In 2010 Professor Glazer was selected by the National LGBT Bar Association as one of the “Best LGBT Lawyers Under 40.” She teaches courses in First Amendment, Jurisprudence, Property, Law & Sexuality, Business Drafting, and Transactional Lawyering.
School of Education, Health and Human Services:
Laurie Johnson, professor, counseling, research, special education and rehabilitation
Professor Johnson, who earned her Ph.D. from Hofstra in 1985, has conducted research and developed training frameworks in conflict transformation, in interculturalism and human rights education.
Focusing her research on promoting reconciliation between divided communities, Dr. Johnson spent seven months in Cyprus in 2006 under a prestigious Fulbright grant. Cyprus has been torn by sociopolitical conflict for more than three decades, during which time there has been virtually no contact across its ethnic communities. Dr. Johnson's Fulbright project was aimed at promoting systemic efforts to integrate peace education into the schools on both sides of that dividing line, and neither teachers nor counselors had received exposure to conflict resolution methods or training in cross-community relations.
Professor Johnson has also worked on similar matters in strife-ridden Northern Ireland. She served as the Sheelagh Murnaghan Visiting Professor at Queens University in Belfast, living there on special leave from 2000 to 2001. While there, as in Cyprus, she focused on the development of systemic approaches to conflict resolution, such as integrated education.
Closer to home, Professor Johnson has worked with the American Red Cross in their disaster relief mental health services division and was called upon in 2005 to serve in the Hurricane Katrina-ravaged Gulf Coast, stationed in southwestern Louisiana. Previously Professor Johnson worked at Ground Zero in lower Manhattan with the American Red Cross to provide "psychological first aid" to survivors and rescuers after the collapse of the Twin Towers. She continued to work well into 2003 with bereaved families in Nassau County.
School of Communication:
Robert Papper, professor and chair of journalism, media studies, and public relations
Professor Papper is the Lawrence Stessin Distinguished Professor of Journalism at Hofstra University. His teaching specialties include convergence news, broadcast news writing, reporting and producing, the business of news and the future of news.
For 17 years, he has overseen the RTDNA/Hofstra University Annual Survey on the state of local radio and television news. He also conducts Future of News studies for the RTDNF; he originated the Middletown Media Studies (which morphed into the Video Consumer Mapping Study funded by The Nielsen Company), and is co-editor of Electronic News, the official journal of the Radio Television Journalism Division of the Association for Education in Journalism and Mass Communication.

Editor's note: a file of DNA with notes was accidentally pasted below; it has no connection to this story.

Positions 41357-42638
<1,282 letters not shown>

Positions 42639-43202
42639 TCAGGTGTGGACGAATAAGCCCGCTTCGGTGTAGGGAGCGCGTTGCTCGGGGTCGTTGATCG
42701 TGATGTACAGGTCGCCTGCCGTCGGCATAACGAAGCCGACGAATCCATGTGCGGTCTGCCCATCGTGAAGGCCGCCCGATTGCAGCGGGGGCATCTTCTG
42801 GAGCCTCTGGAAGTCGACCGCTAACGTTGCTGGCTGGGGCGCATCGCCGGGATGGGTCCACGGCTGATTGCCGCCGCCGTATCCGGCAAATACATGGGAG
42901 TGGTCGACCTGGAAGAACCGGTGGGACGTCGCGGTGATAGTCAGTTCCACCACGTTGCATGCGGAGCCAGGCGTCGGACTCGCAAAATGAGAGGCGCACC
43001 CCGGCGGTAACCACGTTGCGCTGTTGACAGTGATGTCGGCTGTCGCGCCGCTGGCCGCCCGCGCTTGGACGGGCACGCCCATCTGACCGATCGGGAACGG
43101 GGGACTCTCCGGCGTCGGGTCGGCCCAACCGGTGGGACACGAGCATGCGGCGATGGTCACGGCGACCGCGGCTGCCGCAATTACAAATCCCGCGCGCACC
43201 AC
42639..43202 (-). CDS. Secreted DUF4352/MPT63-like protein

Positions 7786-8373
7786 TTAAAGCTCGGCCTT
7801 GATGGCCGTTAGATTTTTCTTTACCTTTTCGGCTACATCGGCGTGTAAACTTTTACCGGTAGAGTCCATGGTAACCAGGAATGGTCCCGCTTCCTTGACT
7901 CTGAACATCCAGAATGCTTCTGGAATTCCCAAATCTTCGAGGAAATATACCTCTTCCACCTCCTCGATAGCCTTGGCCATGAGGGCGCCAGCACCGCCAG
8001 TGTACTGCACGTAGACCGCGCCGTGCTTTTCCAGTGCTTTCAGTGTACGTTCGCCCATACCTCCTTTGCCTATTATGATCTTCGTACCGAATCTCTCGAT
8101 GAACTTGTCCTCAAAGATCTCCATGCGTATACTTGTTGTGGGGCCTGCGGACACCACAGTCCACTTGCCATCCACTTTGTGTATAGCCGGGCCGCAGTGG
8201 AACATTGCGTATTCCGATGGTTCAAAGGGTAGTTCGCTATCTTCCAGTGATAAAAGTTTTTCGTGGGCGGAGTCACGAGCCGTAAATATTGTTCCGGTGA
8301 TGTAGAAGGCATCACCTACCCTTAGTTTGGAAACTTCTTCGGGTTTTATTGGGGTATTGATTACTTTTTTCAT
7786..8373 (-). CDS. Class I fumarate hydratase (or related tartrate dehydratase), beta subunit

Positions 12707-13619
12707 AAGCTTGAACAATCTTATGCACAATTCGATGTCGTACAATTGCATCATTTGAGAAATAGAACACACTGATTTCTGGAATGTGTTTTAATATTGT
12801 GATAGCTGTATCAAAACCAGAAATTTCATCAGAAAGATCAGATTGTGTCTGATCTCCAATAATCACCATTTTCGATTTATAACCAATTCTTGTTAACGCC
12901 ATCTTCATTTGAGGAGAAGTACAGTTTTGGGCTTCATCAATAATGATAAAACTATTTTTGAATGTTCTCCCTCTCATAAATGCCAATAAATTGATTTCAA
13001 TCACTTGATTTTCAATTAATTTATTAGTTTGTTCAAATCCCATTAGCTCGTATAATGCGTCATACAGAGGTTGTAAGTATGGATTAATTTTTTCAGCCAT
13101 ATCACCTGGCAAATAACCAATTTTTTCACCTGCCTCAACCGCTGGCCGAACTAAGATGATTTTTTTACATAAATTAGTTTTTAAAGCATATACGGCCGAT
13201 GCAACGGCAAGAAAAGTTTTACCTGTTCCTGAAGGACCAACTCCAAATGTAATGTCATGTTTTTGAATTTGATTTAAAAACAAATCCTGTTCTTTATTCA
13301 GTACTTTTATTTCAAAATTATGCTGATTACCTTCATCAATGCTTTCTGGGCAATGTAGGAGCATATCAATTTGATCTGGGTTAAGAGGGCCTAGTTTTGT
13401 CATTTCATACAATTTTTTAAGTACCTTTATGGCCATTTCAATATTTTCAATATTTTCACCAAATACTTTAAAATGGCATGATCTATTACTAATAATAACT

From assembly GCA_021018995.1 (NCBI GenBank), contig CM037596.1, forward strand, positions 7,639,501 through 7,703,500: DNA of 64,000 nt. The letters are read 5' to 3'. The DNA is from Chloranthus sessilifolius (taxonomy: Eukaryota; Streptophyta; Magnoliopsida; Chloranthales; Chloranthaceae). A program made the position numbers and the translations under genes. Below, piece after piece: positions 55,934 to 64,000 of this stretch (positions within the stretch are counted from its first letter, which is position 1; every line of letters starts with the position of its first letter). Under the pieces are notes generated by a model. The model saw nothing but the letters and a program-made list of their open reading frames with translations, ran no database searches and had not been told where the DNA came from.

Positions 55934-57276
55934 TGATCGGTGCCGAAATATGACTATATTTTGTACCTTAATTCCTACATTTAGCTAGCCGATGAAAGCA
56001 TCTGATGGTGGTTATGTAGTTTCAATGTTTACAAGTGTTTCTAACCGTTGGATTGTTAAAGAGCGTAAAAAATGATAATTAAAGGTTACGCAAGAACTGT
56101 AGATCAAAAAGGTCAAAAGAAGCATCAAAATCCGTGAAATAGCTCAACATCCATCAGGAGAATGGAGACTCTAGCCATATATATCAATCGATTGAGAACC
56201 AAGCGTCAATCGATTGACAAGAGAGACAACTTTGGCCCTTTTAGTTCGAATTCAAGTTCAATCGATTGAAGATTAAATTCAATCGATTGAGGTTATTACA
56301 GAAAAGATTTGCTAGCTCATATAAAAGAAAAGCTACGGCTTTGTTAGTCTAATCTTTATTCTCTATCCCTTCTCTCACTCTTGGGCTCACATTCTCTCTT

Professor Papper is at work on the fifth edition of his Broadcast News & Writing Stylebook and has won more than 100 state, regional and national awards, including four regional Edward R. Murrow Awards and a DuPont-Columbia for "Excellence in Broadcast Journalism."
He is a past president of the Maine Association of Broadcasters and a long-time member of the national education committee of the Radio Television Digital News Association. In 2006 Professor Papper was honored as the Ball State University Researcher of the Year. In 2007 the Associated Press Broadcasters inducted him into the Indiana Hall of Fame for Distinguished Service in Broadcast Journalism.
Bhaswati Sengupta, assistant professor, economics
Hofstra College of Liberal Arts and Sciences
Bhaswati (Bonu) Sengupta received her doctoral degree in Economics from North Carolina State University. Before joining the faculty at Hofstra, she held the position of Visiting Assistant Professor at Grinnell College, Iowa. She also worked as an economic consultant for the United Nations, studying the impact of repatriation of Afghan refugees from Iran. Professor Sengupta's primary research interest is in the analysis of the decision-making process of migrant workers in various social, institutional and economic settings. Her work has covered many different immigrant groups, both in the United States and abroad. She also works in the field of Real Options and is interested in its unique applications in modeling economic behavior under certain kinds of uncertainty. She has authored/coauthored numerous articles on subjects such as the gender gap in Long Island, the labor market characteristics of immigrant women in Queens, unionization rates in New York City, etc. Her teaching interests and experience lie in the fields of econometrics, mathematical economics, economic development, labor economics and introductory and intermediate micro and macroeconomics.